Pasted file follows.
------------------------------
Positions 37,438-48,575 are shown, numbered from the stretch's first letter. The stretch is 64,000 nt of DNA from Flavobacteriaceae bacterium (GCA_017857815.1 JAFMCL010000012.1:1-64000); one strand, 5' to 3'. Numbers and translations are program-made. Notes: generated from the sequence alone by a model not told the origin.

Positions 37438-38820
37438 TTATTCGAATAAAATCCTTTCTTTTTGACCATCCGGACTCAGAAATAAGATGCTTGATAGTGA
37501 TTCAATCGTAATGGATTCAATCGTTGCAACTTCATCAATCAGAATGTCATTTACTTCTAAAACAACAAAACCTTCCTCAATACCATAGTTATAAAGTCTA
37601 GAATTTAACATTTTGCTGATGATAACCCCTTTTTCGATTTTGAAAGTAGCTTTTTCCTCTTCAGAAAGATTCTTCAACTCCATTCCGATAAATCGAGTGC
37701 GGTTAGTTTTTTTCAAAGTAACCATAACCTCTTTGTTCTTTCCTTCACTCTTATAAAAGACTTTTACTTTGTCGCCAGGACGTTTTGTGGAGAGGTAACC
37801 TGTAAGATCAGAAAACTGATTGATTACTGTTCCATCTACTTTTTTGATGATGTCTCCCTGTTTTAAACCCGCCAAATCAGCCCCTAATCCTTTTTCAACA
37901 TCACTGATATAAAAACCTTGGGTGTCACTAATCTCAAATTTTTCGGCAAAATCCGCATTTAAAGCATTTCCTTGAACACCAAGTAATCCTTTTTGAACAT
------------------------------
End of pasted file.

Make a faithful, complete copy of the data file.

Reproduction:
Positions 37,438-48,575 are shown, numbered from the stretch's first letter. The stretch is 64,000 nt of DNA from Flavobacteriaceae bacterium (GCA_017857815.1 JAFMCL010000012.1:1-64000); one strand, 5' to 3'. Numbers and translations are program-made. Notes: generated from the sequence alone by a model not told the origin.

Positions 37438-38820
37438 TTATTCGAATAAAATCCTTTCTTTTTGACCATCCGGACTCAGAAATAAGATGCTTGATAGTGA
37501 TTCAATCGTAATGGATTCAATCGTTGCAACTTCATCAATCAGAATGTCATTTACTTCTAAAACAACAAAACCTTCCTCAATACCATAGTTATAAAGTCTA
37601 GAATTTAACATTTTGCTGATGATAACCCCTTTTTCGATTTTGAAAGTAGCTTTTTCCTCTTCAGAAAGATTCTTCAACTCCATTCCGATAAATCGAGTGC
37701 GGTTAGTTTTTTTCAAAGTAACCATAACCTCTTTGTTCTTTCCTTCACTCTTATAAAAGACTTTTACTTTGTCGCCAGGACGTTTTGTGGAGAGGTAACC
37801 TGTAAGATCAGAAAACTGATTGATTACTGTTCCATCTACTTTTTTGATGATGTCTCCCTGTTTTAAACCCGCCAAATCAGCCCCTAATCCTTTTTCAACA
37901 TCACTGATATAAAAACCTTGGGTGTCACTAATCTCAAATTTTTCGGCAAAATCCGCATTTAAAGCATTTCCTTGAACACCAAGTAATCCTTTTTGAACAT